My collection of books about women’s rage is large. It’s not quite as large (yet) as my collection of books about women’s failure to be adequately cared for by health care systems. I suspect one category has something to do with the other- but let’s not dwell on that. Doing Harm by Maya Dusenbery fits completely into the latter category, but she doesn’t ignore the former.
The subtitle of Doing Harm is: The Truth About How Bad Medicine and Lazy Science Leave Women Dismissed, Misdiagnosed, and Sick.
If that doesn’t spur some rage in you or women you know, then I just don’t know what will.
Sadly, this is not fiction. I cannot save you some fun plot points and avoid spoilers. The subtitle basically says it all. But man (pardon the pun), is the evidence against men and science and doctors and… almost everything ugly.
Doing Harm by Maya Dusenbery: Synopsis
Split into sections accounting for various ailments afflicting women (that is, all people but not treated in women), Dusenbery systematically outlines the various prejudices and systemic failures that have led to women being poorly or mis-diagnosed, badly treated, and ignored through the health care system.
Some instances are very much a result of human choices – opting to view a woman’s ailment as ‘anxiety’ while the same ailment in a man warrants ‘further investigation’. But much of the book discusses the historic inequalities in scientific research that have led to women being under or not represented in studies. The result of this decades-long failure is that there simply isn’t research about how disease, medication, or treatments affect women to the degree there is that research for men.
I’ve read a fair number of books on this topic but I thought Dusenbery did a really excellent job. I am happy to blame doctors on just about any occasion. But the focus on how research has failed us was new to me and helpful for context.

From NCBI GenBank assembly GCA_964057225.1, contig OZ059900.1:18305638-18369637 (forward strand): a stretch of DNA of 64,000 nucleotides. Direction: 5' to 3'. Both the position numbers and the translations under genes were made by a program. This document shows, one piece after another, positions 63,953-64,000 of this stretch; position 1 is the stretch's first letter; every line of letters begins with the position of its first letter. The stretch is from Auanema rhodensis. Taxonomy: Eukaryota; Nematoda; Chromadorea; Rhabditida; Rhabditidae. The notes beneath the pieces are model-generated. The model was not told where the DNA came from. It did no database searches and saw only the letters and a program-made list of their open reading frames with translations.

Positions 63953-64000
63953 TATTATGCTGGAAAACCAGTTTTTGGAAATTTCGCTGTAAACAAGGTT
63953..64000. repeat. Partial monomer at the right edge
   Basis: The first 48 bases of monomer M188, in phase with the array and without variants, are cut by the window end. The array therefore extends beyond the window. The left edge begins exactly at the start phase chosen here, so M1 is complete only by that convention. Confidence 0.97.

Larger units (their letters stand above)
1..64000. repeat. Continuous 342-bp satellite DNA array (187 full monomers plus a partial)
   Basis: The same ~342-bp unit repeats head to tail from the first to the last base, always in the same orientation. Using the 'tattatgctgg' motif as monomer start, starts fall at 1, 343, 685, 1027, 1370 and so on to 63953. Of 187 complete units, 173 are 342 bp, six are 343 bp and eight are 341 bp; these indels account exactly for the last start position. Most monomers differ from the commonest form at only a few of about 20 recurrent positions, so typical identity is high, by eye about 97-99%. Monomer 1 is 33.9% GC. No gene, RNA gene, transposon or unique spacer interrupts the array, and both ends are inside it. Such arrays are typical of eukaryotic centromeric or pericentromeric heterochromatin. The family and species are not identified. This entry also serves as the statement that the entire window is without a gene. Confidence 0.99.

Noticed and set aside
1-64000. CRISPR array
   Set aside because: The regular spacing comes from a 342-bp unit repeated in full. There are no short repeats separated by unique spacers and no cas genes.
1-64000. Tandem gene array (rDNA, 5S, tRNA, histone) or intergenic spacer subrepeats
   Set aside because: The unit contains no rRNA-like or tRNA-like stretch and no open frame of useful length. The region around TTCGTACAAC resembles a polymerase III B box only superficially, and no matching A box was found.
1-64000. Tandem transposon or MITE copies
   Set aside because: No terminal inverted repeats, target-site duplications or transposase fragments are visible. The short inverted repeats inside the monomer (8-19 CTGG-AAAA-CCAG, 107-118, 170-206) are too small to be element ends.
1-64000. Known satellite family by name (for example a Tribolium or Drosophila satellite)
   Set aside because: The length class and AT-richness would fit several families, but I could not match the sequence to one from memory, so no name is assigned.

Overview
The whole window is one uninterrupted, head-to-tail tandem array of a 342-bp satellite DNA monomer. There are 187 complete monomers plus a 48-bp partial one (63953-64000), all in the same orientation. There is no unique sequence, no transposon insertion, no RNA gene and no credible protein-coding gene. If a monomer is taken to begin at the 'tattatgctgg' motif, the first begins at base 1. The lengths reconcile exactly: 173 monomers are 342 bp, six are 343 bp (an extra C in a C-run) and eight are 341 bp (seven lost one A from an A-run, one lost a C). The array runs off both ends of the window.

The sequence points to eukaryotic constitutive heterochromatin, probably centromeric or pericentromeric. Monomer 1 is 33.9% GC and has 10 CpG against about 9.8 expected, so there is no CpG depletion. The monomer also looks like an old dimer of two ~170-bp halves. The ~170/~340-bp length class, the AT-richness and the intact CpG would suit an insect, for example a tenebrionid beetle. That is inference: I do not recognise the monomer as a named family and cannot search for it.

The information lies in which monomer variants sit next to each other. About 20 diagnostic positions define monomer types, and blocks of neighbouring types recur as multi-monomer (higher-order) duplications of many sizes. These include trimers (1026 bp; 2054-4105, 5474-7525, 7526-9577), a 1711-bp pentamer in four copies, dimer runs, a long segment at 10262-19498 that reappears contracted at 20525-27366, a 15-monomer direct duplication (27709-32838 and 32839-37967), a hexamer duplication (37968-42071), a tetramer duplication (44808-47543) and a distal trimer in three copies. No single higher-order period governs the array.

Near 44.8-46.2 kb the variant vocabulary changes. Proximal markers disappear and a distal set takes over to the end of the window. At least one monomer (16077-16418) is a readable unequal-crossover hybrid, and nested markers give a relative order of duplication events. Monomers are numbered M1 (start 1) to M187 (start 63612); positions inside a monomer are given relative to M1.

The author separated the chapters by illness which was also useful. It put the various issues in context and so they could be measured next to other women and men with the same condition. It also revealed that many conditions, because they haven’t been studied in women, are not identified in women – because they have different markers than the same disease would have in men. Dusenbery writes: “…The women with MS told that the pain they felt was simply impossible because MS doesn’t cause pain. The teens whose endometriosis has gone undiagnosed because that’s a “career women’s disease”.”
And while she’s quick to point out that women shouldn’t have to be more knowledgeable about conditions than their doctors – she acknowledges that it doesn’t hurt to come to appointments armed with facts. I appreciated that, although the book was primarily an expose of the failures of medicine, it also addressed the practical reality of what to do when your doctor refuses to acknowledge your symptoms.
If you haven’t yet immersed yourself in the ‘doctors fail women’ genre, I would recommend this as a starting point. It’s accessible, not at all boring, and touches on the key issues without going too far into the science.
Rating Doing Harm
Though completely depressing, I really liked Doing Harm. It doesn’t get as much play as some other books on the topic, but I think this is unwarranted. I would recommend this one over many others in the same subject area. I also appreciated deeply that Dusenbery did not appear to be biased towards doctors – a common problem. She writes “As a society, we send doctors to school for many years, pay them good money, and confer on them the prestige and respect afforded to lauded experts; we should be able to be utterly uninformed, unempowered patients, and still get quality medical care.” Indeed, we should.
Doing Harm, Maya Dusenbery, 2017. Harper Collins.